From social media holiday to digital detox

On 31 December, I logged off Facebook for a couple of weeks. Mostly, I didn’t miss it, other than the friends who I mainly stay in touch with via Facebook – I felt bad that my decision to log off, was forcing them to contact me in other ways. My techie time out wasn’t intended to cut me off from people or make me hard to get in touch with. Also, while I could log off the Facebook account on my iPhone, I was unable to log out of Facebook Messenger and it seems that the 2 apps don’t talk to each other. This made it difficult to completely disconnect.

I ended up logging back into Facebook before my self-imposed time was up but initially just as a communication tool. After a few days, I started glancing at my newsfeed, mainly checking how a few friends were doing – one with an unwell parent, another with a not well partner. Over time, I noticed myself clicking on links to read articles again. Once again, my 5-minute catchup with the world was starting to become 15 minutes or longer. Not only that, but I was feeling upset by some of the comments on the Facebook posts. I was having to tell myself “no, you don’t need to read this” and forcing myself to close screens. I got better at it. Then I decided to do some Unliking – I am a bit of a news junkie, but only online. I don’t like watching the TV news anymore, unless something major is happening in the world. I never listen to the radio. I consume my news content online because it gives me an opportunity to select what I read and ignore the headlines that don’t interest me. I had followed all of the major news agencies on Facebook – NZ Herald, Stuff, One News and 3 News. Not anymore. I have unliked all of them and now I don’t see the headlines on my newsfeed which is good because I used to get so annoyed to click on a headline only to discover that the actual news article had a completely different headline. Badly written news bugs me – so I’m cutting back. Trolls make me angry – so I’m not giving them any of my attention.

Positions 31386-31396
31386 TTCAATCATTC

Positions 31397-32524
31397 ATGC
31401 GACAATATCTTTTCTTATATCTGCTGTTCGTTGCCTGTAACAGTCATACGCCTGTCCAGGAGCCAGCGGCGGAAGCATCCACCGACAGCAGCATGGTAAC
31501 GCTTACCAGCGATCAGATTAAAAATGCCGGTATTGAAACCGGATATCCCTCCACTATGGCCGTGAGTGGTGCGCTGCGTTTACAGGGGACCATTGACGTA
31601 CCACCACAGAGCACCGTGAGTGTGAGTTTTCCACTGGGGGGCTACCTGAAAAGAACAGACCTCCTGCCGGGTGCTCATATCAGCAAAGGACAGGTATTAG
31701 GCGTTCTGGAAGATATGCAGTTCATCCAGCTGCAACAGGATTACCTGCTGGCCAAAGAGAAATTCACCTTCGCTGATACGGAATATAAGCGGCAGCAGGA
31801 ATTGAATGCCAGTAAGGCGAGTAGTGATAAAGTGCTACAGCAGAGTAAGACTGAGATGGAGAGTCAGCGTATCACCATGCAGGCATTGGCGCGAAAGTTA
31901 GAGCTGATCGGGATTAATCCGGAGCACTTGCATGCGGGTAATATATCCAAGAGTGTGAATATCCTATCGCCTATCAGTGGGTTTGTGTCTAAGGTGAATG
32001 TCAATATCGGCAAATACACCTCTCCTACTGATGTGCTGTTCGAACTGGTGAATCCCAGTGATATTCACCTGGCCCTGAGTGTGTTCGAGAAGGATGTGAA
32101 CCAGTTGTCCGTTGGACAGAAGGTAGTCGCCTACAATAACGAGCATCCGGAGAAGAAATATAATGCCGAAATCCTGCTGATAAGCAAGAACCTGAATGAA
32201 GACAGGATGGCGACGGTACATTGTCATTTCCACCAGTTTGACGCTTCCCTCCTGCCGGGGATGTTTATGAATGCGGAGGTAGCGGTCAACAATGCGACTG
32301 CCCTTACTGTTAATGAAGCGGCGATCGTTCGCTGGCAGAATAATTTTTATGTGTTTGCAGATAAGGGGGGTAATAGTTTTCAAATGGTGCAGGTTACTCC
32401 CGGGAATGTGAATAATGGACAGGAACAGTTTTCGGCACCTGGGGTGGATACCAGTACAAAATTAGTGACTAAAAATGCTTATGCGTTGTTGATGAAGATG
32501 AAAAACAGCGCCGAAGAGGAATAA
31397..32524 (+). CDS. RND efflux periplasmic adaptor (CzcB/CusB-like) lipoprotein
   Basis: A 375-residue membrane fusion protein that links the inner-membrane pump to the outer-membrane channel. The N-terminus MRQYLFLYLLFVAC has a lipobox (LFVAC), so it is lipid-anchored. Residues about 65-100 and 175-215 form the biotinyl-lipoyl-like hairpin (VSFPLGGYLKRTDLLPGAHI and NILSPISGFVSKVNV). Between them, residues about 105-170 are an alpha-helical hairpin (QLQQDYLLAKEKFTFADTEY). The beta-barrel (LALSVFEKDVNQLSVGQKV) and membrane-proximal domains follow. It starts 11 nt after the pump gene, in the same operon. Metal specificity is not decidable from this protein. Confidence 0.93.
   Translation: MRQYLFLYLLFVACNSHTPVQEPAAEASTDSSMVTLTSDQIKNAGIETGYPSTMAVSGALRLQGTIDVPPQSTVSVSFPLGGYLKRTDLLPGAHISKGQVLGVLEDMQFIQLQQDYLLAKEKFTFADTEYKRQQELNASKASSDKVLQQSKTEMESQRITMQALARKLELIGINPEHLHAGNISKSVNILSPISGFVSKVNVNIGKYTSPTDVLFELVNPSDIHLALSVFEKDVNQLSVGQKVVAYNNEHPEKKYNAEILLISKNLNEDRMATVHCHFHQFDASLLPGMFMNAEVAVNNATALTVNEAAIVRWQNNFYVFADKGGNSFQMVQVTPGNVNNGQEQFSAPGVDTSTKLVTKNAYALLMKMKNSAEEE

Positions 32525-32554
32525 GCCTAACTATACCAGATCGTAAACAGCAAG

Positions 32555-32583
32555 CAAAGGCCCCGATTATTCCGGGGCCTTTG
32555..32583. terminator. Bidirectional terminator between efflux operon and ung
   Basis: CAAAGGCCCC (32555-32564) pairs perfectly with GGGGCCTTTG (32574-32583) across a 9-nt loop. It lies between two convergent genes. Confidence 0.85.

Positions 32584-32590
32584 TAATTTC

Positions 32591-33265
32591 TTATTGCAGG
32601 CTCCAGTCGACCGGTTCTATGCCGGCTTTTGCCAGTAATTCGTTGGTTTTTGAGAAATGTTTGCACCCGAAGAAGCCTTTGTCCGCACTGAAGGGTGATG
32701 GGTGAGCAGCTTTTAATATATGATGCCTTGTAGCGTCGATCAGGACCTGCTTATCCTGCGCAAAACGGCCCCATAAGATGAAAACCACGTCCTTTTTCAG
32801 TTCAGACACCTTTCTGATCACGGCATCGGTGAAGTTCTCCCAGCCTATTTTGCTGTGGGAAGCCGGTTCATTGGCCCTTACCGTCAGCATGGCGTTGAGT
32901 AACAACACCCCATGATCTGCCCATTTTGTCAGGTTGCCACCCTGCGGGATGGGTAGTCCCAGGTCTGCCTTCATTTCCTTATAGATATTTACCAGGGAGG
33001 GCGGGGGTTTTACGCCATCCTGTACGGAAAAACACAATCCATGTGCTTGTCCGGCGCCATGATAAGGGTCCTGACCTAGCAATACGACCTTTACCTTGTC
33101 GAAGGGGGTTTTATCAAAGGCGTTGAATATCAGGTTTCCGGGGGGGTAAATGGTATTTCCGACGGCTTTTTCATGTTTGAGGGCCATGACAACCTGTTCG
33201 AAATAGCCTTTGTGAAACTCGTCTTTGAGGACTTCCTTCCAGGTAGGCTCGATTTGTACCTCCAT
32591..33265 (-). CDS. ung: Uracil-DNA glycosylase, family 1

I have unliked or unfollowed some people and companies who post content I don’t feel I benefit from, I’m reducing the doom and gloom where possible. There are pages I clicked Like on because it would put me in the running to win something. If I don’t use that companies product or service, and am unlikely to – Unlike.

So that’m my 2015 social media consumption strategy – trim it all back, take control over what I see. Email is the next part of the digital declutter project. I have owned my Macbook for 8 months and have over 7000 unread emails – from individuals and corporations selling a product or a service that I will probably never buy. So I’m going through my inbox and unsubscribing madly. It’s liberating.


I’ve coined the term Digital Detox for this mission I’m on, only to discover it had already been coined. Oh well – it must have been a good combination of words. I’m about to put a No Junk Mail sign on my physical mailbox and I’m also taking control of my electronic mailbox. If I haven’t needed to read those 7000 emails in the last 8 months, I’m unlikely to need them in future so out they good, along with any future messages from the same place.

2015 is about balance and I’m clearing out the clutter. It feels good.


Author: JD